In the past year, the Trump administration has pushed to limit the use of federal funds for birth control services. First, it allowed states to approve insurance plans that don’t cover birth control. Second, it tried to change federal rules to eliminate a guarantee of such services for low-income women. Hiding behind the veil of “religious freedom,” Republicans push to deny more women basic health care.
FACT ONE: Two different programs account for almost all the federal support for family planning.
One, Medicaid, covers four in 10 low-income women of reproductive age. Among the 20 million women in need of federally funded contraceptive care, 77% (15.5 million) were poor or low-income adults. 23% (4.7 million) were younger than 20. About 73% of the public supports the programs.
FACT TWO: In 9 states, employers can make certain claims to keep them from offering birth-control coverage.
In blocking the Trump administration’s move to let more employers opt out of birth control coverage, Wendy Beetlestone, a federal judge, wrote in December that the administration “has conjured up a world where a government entity is empowered to impose its own version of morality on each one of us.” That ruling didn’t block a separate rule allowing states to do the same. Now 9 states, shown here in dark blue, allow any employer to claim that their religious beliefs or personal “morality” keeps them from offering birth-control coverage.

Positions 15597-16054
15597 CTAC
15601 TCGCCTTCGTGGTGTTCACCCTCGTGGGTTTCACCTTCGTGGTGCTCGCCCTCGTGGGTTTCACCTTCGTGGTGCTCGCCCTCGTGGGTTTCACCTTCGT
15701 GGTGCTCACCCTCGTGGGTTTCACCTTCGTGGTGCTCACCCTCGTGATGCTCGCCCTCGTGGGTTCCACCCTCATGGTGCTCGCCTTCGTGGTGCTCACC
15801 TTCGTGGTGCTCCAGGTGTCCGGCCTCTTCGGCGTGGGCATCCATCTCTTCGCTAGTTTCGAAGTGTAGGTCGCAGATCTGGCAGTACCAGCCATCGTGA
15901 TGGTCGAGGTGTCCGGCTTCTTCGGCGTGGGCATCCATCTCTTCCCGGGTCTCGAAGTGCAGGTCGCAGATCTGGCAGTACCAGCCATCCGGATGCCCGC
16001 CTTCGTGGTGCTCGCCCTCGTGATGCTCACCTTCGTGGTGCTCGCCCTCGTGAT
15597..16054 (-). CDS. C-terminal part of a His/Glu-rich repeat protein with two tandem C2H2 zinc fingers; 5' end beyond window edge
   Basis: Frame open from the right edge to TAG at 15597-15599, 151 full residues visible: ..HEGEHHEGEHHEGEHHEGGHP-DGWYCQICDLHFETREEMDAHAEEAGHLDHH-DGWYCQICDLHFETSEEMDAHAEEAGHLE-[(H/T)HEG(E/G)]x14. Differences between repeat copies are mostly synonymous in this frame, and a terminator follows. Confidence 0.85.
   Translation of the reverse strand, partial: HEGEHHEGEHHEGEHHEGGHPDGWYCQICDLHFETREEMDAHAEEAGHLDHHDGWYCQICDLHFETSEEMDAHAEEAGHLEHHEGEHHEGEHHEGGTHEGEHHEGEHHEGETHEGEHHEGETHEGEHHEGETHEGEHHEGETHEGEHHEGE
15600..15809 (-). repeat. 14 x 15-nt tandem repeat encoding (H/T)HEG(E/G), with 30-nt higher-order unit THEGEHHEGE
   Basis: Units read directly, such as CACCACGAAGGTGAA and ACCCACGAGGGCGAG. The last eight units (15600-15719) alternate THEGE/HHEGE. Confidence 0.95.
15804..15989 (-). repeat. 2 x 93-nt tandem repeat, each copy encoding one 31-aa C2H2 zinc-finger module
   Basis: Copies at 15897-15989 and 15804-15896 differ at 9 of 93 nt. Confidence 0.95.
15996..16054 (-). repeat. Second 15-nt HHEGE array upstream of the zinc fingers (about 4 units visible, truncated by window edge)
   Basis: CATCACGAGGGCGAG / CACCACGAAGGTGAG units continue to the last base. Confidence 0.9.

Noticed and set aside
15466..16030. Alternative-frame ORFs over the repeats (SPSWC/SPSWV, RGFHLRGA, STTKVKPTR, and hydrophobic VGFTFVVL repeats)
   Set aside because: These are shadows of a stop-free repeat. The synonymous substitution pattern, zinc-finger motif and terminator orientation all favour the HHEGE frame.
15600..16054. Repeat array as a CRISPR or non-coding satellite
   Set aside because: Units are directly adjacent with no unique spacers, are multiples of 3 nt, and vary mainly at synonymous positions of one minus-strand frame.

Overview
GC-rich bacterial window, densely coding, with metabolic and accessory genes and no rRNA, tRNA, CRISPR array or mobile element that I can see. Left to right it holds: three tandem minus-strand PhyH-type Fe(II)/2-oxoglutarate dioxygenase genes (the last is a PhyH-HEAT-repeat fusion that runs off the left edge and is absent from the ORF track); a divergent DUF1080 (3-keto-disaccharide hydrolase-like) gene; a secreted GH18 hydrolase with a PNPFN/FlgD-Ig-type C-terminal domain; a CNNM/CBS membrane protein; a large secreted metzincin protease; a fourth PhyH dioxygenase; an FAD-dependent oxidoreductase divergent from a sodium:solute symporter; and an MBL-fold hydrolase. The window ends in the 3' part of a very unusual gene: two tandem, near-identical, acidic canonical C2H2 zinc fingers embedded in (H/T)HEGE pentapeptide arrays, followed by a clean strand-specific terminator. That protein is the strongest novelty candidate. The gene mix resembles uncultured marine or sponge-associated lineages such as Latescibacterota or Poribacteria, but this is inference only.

FACT THREE: Democrats Support Access to Birth Control
Two months before the court ruling, Senator Patty Murray, a Democrat from Washington, joined 35 Democratic colleagues to sponsor the “Protect Access to Birth Control” act, designed to block the effort expanding exemptions from the contraceptive mandate. She said, “President Trump wants to make birth control about ideology, but let’s be clear: for women and their families in the 21st century, birth control is about being healthy and financially secure.”
WHERE WE GOT THESE FACTS: